The hallmarking of silver for the purposes of quality control and fraud-protection has been actively practiced for hundreds, and hundreds, and hundreds of years, going all the way back to Medieval times and beyond. Largely a European practice, countries as diverse as Russia, England, Scotland, Ireland, France, Denmark, the Netherlands and Germany have had all manner of hallmarking systems which have lasted in their respective countries for generations. This diversity of hallmarking is fascinating, useful, and at times, frustrating!
European-style hallmarking, which typically consisted of a four-mark system, was established in the 12th and 13th centuries, gradually expanding both in scope and detail as the Medieval progressed. Eventually, the four marks which most pieces of European silver were stamped with became the standard: The purity mark, the assay mark, the maker’s mark, and the date mark.
Although there were attempts to standardise this system, the truth is that it varied significantly from country to country, and even city to city or province to province within countries, and even within a single country there could be several different systems and methods in place. Imagine what a piece of detective-work it becomes, then, when you’re trying to identify the marks on a piece of antique silverware!
The Piece in Question
Here it is:
It’s a mid-19th century Dutch silver candy-basket (what they called back in the Victorian era, a ‘bonbon basket’; ‘bonbon’ being the name given to bite-sized individual chocolates or candies). These were usually sold in sets (pairs were most common), although you can get them on their own. Little baskets like this, which come in all shapes and sizes and designs, were extremely common throughout the second half of the 1800s, and into the first few decades of the 20th century.
They died out when dining-habits and styles changed to something rather less formal, more like what we have today, but in the 1860s, 70s and 80s, baskets like these could be found on any number of higher-end dining tables tempting people with chocolates, after-dinner mints and candied fruits after their main meal of the evening.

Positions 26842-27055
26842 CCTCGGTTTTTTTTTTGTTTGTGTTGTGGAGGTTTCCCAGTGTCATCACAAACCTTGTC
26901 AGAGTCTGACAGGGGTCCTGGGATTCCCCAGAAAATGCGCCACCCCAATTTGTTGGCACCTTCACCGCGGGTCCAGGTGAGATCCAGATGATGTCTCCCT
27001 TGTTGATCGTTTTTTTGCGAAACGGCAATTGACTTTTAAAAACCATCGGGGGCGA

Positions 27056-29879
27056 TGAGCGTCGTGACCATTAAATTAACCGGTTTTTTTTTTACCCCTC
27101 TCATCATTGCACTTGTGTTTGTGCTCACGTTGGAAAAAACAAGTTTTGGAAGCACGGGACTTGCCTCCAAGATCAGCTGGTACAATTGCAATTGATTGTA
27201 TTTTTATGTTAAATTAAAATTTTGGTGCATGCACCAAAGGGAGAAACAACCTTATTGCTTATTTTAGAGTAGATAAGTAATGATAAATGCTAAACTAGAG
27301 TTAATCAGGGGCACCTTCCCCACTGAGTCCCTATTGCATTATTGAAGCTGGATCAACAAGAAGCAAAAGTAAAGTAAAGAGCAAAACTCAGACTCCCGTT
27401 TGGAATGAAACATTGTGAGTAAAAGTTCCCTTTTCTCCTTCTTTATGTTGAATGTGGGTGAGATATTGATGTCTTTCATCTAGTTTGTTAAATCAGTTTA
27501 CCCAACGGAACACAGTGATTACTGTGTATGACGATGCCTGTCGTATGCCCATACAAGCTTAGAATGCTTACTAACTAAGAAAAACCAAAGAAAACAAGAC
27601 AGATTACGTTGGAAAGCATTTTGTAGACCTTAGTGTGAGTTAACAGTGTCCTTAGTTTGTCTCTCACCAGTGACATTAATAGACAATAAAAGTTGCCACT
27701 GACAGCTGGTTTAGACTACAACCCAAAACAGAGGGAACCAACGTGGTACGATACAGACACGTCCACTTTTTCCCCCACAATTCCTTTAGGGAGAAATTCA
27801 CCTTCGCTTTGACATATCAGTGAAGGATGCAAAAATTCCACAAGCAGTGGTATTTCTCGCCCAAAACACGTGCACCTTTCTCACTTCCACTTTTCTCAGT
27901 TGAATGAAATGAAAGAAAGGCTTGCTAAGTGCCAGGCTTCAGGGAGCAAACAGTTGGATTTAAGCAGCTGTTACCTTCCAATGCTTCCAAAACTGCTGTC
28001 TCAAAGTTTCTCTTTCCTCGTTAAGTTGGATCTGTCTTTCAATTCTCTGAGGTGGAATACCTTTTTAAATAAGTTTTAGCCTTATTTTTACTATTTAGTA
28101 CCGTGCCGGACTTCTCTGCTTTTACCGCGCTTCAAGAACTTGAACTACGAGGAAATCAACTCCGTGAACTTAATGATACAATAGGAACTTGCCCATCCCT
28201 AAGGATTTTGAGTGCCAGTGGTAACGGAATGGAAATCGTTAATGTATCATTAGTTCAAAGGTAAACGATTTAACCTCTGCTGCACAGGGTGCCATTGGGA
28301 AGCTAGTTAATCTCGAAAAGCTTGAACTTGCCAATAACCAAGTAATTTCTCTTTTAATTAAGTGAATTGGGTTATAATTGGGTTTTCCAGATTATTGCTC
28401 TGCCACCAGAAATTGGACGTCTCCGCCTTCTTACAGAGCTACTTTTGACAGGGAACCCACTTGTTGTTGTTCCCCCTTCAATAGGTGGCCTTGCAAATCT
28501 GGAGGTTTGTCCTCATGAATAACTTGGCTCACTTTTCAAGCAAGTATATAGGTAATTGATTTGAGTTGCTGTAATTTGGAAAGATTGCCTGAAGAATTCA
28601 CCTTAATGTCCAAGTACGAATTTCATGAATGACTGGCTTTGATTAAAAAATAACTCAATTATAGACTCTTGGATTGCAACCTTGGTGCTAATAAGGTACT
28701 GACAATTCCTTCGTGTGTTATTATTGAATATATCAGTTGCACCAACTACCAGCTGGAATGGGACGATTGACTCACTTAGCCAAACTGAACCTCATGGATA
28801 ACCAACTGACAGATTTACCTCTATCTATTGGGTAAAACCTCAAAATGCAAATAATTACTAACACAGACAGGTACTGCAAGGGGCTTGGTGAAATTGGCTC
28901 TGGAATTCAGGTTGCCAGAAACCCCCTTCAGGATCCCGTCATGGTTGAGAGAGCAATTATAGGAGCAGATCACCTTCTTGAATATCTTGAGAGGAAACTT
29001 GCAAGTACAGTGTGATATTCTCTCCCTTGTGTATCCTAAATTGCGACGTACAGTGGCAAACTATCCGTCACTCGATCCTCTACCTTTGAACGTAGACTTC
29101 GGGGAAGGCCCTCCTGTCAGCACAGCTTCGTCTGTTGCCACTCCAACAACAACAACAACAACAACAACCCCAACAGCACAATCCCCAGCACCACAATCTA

Researching the Hallmarks
So much for the item and what it is. How about those hallmarks, eh?
As I suspected it would, the piece came with four hallmarks: A purity mark, an assay mark, a date-letter and a maker’s mark.
The easiest one to identify was the purity or fineness mark. It was easy to identify because it was what’s called a ‘Lion Passant’ (‘passing lion’).
The Lion Passant has been a symbol for silver in Britain for hundreds and hundreds of years.
Except, the piece wasn’t British!
The mark was a Lion Passant inside a hexagon, with the number ‘2’ underneath it. Typing this into Google revealed that it was actually a Dutch silver mark. A lion passant with ‘1’ is the higher grade of silver (about 93%), whereas the lion passant with ‘2’ is the second grade of silver, the more common (in Europe, anyway) 83% grade.
While Britain usually used the 92.5% grade (what we call ‘sterling grade’), most European countries, for centuries, used a slightly lower grade of around 80-85% (what some people call ‘continental grade’). This was largely thought to be for reasons of durability. The silver wasn’t as pure, but the piece made from it would be stronger and more resilient.
Having identified the piece as Dutch, the next step was to identify where the piece was hallmarked, and when.
Identifying the Assay Mark
it’s been the law in Europe for centuries that you cannot sell a piece of silver if it hasn’t been assayed (tested and marked) prior to sale. And that’s still the law today. Assaying and marking are traditionally done at assay offices. One of the oldest surviving assay offices in the world is Goldsmiths’ Hall in London…from which the term ‘hall-mark’ comes from!
This Dutch candy dish would’ve been hallmarked by officials at an assay hall just like any other piece of manufactured silver in Europe, and I was curious to find out where. Fortunately there’s a pretty straightforward way of finding this out: The Assay Mark.
Two of the four marks, struck to the base. One on the right, one on the left. The power of the lenses needed to help carve these microscopic hallmarks really blows one’s mind…
Dutch assay marks all rather look the same. They’re all the same mark: The head of Minerva, the goddess of wisdom, among other things. The way in which they differ is that every Minerva Head mark has a different letter stamped into it, to denote the town of assay. My piece had a microscopic ‘c’ stamped into it. This means that it was assayed and marked in the city of s’Gravenhage…better known by the Dutch people as Den Haag…or to English-speakers as…’The Hague’.
That’s pretty cool, huh?
The Last Two Marks
Unfortunately, finding out the maker’s mark wasn’t possible. The records simply didn’t exist. However, the date-letter was clear enough, and with a chart to hand, I was able to narrow it down to 1849, which makes this piece Victorian in era. I don’t think I’ll ever find out who made this piece; the maker’s mark was a ‘B’ inside of a shield cartouche, with two dots over the ‘B’, a bit like an umlaut – although I don’t think that’s what it is; umlaut are only used over vowels, not consonants. Either way, the details seem to have been lost to history. Maybe one day I’ll find out, who knows!?